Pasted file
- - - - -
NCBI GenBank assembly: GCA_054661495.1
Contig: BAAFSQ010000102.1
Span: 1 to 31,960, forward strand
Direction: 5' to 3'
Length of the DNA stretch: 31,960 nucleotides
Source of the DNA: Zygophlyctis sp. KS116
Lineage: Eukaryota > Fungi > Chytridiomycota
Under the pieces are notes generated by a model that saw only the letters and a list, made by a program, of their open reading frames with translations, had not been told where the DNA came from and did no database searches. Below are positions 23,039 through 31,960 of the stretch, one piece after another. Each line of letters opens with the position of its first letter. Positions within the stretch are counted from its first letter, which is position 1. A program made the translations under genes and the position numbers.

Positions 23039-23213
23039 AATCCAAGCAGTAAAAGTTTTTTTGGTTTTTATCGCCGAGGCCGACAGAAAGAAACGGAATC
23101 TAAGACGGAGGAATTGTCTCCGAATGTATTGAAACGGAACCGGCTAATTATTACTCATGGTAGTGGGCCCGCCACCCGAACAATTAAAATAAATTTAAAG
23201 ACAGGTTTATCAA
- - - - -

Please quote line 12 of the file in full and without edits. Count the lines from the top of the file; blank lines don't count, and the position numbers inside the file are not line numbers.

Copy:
23201 ACAGGTTTATCAA